After this powerhouse set, which turned up the heat even in the air conditioned setting, it was back into the real heat. I was eager to hear more from Annalivia after their short set the night before, so I managed to get to the last half of their feature set on the main stage, which featured a lot of impressive Irish tune sets, as well as lovely twin fiddling on a tune by the legendary North Carolina fiddler Tommy Jarrell and a fine version of the traditional song, "Pretty Fair Maid in the Garden." At this point, I was ready to escape the heat and have a bit of lunch, which I did at my favorite New Bedford hangout, the Rose Alley Ale House, which has a very extensive list of microbrewery and imported beers. I did try one of those before returning to the music, this time for two fine songwriters scheduled back to back at my favorite outdoor stage, the Garden Stage (the only one of the outdoor stages with grass under your feet instead of concrete). I made sure to get there early before Jeff Black began his set, and I was glad I did.
A wonderful word and tune smith, Black (who grew up in Liberty, Mo.) also has an unassuming but very effective stage presence, connecting with the audience with low key humor and a deeply sincere manner. He started with a song popularized by Sam Bush (who has recorded a number of Black's songs), "Same Old River," which is as hypnotic as watching the mighty Missouri River roll by. From then, he went back in time to the song "Noah's Ark," with the more general theme of a sailor hoping to reach land. Other highlights of his seven song set were the requested "Gold Heart Locket" (at first Black demurred, since he did not have his banjo with him and it is a banjo based song, but he ended up doing a fine job on guitar), "The Carnival Song" (with a great introduction about his first job, working in a gas station, and an older, self styled ladies' man who worked there), and "Walking Home," from his fine new CD, Plow Through the Mystic.
Following Black is one of the most exciting young singer-songwriters I've heard in recent years, the 23-year-old Seth Glier. He's not the typical guitar strumming folksinger; he mostly plays piano, his songs have catchy pop hooks and grooves, and his falsetto range and his infectious, high energy personality are a contrast to the mostly laid back folk world. But, his songs have the lyrical depth and meaning that are at the heart of the best of contemporary folk, and are much deeper than most pop music. But whatever box or genre you want to try to stuff his music into, it's tremendously affecting AND entertaining. Performing with his closest friend, the very fine guitarist Ryan Hommel, Glier got his set off with a rousing start by stomping and shaking leading into the song, "The Next Right Thing" (the title track to Glier's new CD), followed by my favorite Glier song, the wonderful and melodic pop song, "Walk Katie Home."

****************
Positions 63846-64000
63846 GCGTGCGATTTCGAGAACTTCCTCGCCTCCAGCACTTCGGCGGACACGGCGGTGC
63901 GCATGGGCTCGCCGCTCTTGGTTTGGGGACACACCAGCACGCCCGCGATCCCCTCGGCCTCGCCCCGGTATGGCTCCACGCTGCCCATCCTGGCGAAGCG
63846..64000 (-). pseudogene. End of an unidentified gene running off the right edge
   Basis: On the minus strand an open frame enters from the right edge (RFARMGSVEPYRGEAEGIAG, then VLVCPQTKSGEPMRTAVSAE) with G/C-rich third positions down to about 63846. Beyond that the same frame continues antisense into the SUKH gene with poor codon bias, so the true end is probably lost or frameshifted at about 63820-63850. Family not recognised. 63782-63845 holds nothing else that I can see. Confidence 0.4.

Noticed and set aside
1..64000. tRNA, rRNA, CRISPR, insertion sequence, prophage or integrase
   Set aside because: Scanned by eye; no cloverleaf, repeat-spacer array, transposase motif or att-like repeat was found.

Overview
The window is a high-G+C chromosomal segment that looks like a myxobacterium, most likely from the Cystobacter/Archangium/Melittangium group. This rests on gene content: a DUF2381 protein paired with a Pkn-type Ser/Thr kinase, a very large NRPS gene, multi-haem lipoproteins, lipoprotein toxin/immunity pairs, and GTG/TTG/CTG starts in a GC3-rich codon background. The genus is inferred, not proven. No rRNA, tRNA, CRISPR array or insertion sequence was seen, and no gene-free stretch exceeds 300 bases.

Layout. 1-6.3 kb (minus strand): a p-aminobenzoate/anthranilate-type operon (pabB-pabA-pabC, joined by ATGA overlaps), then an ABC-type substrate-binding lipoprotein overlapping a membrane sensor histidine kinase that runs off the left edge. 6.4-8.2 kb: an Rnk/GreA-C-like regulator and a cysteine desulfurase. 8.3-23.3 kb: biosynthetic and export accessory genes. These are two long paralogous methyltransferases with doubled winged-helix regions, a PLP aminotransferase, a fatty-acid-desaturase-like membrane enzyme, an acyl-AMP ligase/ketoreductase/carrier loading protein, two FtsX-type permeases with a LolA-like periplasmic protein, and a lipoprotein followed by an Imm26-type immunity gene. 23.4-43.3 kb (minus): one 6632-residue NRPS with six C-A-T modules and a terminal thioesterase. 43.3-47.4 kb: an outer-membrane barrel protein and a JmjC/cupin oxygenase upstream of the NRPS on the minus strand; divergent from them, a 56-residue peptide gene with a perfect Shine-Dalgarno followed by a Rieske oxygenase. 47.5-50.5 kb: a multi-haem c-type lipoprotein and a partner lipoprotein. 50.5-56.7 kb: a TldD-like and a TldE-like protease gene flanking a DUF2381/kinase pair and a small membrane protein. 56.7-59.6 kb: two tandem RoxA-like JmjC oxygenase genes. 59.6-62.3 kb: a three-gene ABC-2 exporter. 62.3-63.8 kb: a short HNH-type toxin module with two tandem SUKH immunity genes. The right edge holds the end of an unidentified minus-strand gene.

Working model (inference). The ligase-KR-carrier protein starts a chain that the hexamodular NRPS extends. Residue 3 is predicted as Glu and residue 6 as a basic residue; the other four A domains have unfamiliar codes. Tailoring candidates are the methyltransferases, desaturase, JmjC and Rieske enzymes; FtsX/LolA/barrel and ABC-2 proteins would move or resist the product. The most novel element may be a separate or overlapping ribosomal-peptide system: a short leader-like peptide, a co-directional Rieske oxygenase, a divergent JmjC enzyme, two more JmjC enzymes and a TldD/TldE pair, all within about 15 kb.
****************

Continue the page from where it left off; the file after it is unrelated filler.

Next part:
Seth Glier - "Walk Katie Home"
Glier can do quiet songs just as effectively, as he showed on "I Don't Need You," where he shifted from piano to acoustic guitar and Hommel had a beautiful solo on electric guitar. Written after a breakup with a girlfriend, "I Don't Need You" can be heard in a broader sense of leaving things behind and facing the future. After noting advice he'd been given by Ani DiFranco: "You need to write the song that needs to be sung," Glier launched into a powerful new song co-written with Ellis Paul, "Plastic Soldiers," which morphs from the mother telling her little boy to put those plastic soldiers away to the amputee veteran, "Living in this body, I'm a Prisoner of War." The highlight of the set was the closing number, where Seth taught the audience a singalong part of oh-oh-oh and a rapid handclapping part to go with his song, "Lauralee," an upbeat number going out to an unrequited love - but it was still filled with love and not just heartbreak.
While the plan had been to next see Patty Larkin's set on the main stage, a series of conversations with musical friends old and new scotched that. Even so, a big part of the Summerfest experience is the chance encounter on the narrow cobblestone streets, amidst the many arts and crafts booths, and several of those at this time were most enjoyable, and I still made it to the closing concert set, albeit sitting farther back than is my wont. This final set of the evening, titled "Gimme the Beat Boys: Music That Frees Your Soul," was hosted by The Kennedys, and included Zoë Lewis, John Whelan, and The Deadly Gentlemen. The irrepressible Lewis kicked off the music at the piano with her ode to forgetfulness, the catchy "That Thing," with Mike Barnett of The Deadly Gentlemen adding a jazzy fiddle solo.
Zoë Lewis - "That Thing"
Later in the evening, Lewis pulled out her ukelele and was joined by accordion master John Whelan for Lewis's "Cuppa Tea." Whelan, who filled in for Women in Docs at the festival at the last minute, played a great set of Irish tunes with fiddlers three: Jeremy Kittel, Cassie MacDonald (a terrific teenager from Nova Scotia), and Whelan's wife Louise, who had given up performing while raising their children but is now picking up the fiddle again. Along with being one of the greatest box players in Irish music, Whelan has a personality as outgoing as Lewis, as he showed dancing across the stage to a later song by Lewis (who wondered why the crowd was cheering before she saw Whelan dancing). Another highlight was The Deadly Gentlemen's version of "Let It Bleed," where Jeremy Kittel joined in on fiddle. The rousing finale of the evening was from The Kennedys, joined by all the other musicians on stage for "Like a Rolling Stone."